University mental health champion named among Nation’s Lifesavers

Thursday, 16 May 2019
Josephine Bardi is #MadeAtUni

An inspirational University of Nottingham nursing researcher has been named among the Nation’s Lifesavers for her exceptional contribution to keeping the nation healthy.

Josephine NwaAmaka Bardi, Economic and Social Research Council (ESRC) PhD mental health and wellbeing student from the School of Health Sciences, is one of 100 people or groups at universities in the UK whose work is saving lives and making a life-changing difference to our health and wellbeing.

Josephine was honoured today as part of a campaign by Universities UK called MadeAtUni which highlights the impact of universities on the wider population. She has led her own national lobby called Raising Awareness of Mental Health in Higher Education (RAMHHE) which is the first student-led initiative in the country.

From Nigeria to London... to Nottingham

Josephine’s campaign was prompted by her personal experiences of working with people with mental illness – from her early days of volunteering with a homeless charity in London after arriving from her home in Nigeria, to working as a mental health nurse and receiving the ESRC funding to research activity at The Dragon Café in Southwark, the UK’s first mental health café. Her time as a PhD student at Nottingham, Associate Staff member at the London School of Economics and Political Science and Lecturer at the University of East London has focused her recent efforts on mental health among students in higher education.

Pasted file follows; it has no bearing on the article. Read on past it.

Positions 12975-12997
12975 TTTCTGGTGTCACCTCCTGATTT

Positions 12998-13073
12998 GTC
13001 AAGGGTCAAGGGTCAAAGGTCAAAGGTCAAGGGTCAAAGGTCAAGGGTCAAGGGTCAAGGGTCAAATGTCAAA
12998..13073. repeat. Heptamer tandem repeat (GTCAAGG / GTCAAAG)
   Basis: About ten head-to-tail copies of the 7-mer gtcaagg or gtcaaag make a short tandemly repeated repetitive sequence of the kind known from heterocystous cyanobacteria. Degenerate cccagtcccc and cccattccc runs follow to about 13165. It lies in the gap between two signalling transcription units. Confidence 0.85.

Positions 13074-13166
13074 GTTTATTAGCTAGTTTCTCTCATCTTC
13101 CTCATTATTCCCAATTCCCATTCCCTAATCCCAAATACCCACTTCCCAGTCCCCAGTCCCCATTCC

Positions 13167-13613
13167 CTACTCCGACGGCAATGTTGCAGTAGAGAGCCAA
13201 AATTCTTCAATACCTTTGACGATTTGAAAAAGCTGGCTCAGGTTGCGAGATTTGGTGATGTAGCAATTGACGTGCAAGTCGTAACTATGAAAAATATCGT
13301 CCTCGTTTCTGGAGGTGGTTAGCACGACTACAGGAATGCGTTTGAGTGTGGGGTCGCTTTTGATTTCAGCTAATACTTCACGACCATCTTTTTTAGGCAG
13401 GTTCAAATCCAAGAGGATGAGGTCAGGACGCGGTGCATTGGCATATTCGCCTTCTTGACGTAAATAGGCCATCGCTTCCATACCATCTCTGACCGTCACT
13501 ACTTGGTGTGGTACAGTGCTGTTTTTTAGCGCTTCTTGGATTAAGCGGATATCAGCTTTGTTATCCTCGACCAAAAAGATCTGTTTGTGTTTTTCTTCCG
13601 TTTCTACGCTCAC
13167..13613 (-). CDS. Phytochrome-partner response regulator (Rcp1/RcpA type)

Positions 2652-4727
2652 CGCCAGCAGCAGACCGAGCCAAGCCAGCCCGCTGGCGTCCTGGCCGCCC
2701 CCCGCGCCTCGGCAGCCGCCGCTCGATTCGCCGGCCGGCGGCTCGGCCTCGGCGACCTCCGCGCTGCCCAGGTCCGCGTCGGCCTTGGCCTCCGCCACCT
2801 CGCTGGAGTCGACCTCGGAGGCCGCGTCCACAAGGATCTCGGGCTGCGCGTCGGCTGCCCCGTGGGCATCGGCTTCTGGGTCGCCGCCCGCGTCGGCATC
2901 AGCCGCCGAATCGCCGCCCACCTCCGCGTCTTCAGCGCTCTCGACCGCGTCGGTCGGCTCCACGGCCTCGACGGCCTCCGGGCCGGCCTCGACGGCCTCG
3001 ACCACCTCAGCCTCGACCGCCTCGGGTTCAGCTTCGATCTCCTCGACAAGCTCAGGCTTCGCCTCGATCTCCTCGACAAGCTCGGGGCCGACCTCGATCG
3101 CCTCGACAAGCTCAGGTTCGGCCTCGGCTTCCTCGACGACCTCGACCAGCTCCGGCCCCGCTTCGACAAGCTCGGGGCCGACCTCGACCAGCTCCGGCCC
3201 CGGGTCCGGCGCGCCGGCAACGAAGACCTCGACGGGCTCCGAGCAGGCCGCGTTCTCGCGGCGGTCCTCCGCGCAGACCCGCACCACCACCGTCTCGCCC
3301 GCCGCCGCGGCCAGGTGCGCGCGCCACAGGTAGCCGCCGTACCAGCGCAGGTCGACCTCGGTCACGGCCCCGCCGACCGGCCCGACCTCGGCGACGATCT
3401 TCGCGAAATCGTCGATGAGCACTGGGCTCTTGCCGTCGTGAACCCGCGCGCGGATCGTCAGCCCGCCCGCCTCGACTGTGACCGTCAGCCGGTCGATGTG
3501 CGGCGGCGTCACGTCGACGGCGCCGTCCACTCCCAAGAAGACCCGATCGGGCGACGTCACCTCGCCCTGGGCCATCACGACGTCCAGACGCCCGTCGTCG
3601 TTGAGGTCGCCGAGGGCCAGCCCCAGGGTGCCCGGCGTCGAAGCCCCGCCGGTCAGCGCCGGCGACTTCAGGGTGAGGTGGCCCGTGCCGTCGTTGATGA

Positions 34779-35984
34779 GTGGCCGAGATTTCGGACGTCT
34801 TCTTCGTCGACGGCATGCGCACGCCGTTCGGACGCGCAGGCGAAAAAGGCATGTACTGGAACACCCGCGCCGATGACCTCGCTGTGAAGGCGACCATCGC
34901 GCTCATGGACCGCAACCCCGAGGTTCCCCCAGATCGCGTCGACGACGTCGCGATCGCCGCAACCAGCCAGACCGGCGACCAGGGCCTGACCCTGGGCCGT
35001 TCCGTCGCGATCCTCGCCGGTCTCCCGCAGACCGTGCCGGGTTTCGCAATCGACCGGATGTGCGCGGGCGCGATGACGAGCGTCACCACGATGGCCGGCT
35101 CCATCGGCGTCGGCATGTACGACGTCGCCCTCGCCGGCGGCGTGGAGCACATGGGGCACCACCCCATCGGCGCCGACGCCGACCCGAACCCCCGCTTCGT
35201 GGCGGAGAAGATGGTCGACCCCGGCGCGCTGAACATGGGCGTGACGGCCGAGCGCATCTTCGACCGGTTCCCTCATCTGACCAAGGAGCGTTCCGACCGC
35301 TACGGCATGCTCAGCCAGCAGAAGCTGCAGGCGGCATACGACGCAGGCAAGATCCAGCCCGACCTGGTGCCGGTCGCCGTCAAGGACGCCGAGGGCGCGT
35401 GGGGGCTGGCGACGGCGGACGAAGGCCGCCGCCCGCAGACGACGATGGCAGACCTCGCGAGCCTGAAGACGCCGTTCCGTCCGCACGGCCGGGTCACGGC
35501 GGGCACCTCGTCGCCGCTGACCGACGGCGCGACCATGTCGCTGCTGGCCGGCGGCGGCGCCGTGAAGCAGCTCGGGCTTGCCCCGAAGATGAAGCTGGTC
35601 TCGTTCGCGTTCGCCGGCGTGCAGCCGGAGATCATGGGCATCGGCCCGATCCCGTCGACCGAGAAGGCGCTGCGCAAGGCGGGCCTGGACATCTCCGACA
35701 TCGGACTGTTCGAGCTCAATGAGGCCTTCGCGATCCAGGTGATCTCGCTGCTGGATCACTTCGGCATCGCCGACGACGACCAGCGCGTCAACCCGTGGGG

Agatha Adogho, Jennifer Akuamoah-Boateng, Liz Charalambous, Jo Bardi

Talking mental health on campus

Josephine said: “It is extremely gratifying to be named as one of the Nation’s Lifesavers by Universities UK. I am both honoured and thankful for this because for me RAMHHE is more than just students, it is about friends and family members, and the communities that students come from, it is about everyone. I see myself as an embodiment of all that RAMHHE stands for…I was once an international student, now a lecturer and a PhD student. With the RAMHHE campaign, I hope that universities will put systems in place such as student-led on-campus campaigns to enable anti-stigma and all-inclusive space where students and staff can engage in collective dialogue about mental health. This would allow students’ voices to be heard in the development, implementation and evaluation of mental health interventions. More importantly, universities can develop student-informed mental health interventions.

“I would like to add that this award also goes to everyone who has supported the RAMHHE campaign, especially university students around the world who have taken part, both face to face and online. I think the MadeAtUni campaign is a great chance to celebrate the many ways universities are having a significant impact on our everyday lives.”

Bardi Lifesaver for Twitter
It is vital that universities develop student-informed mental health interventions. In the absence of positive mental health, the student experience is hindered, and academic attainment may be limited.
Josephine Bardi

Josephine has written several blogs on her work and experiences on Nursing Times, ProtectED and for the Institute of Mental Health. Her new mental health research model for university lecturers is soon to be published in the Nurse Educator journal.

Joanne Lymn
This nomination is a significant accolade for Josephine, for her invaluable work in reducing the stigma surrounding mental health in higher education and promoting greater inclusivity and compassion for those with mental health issues.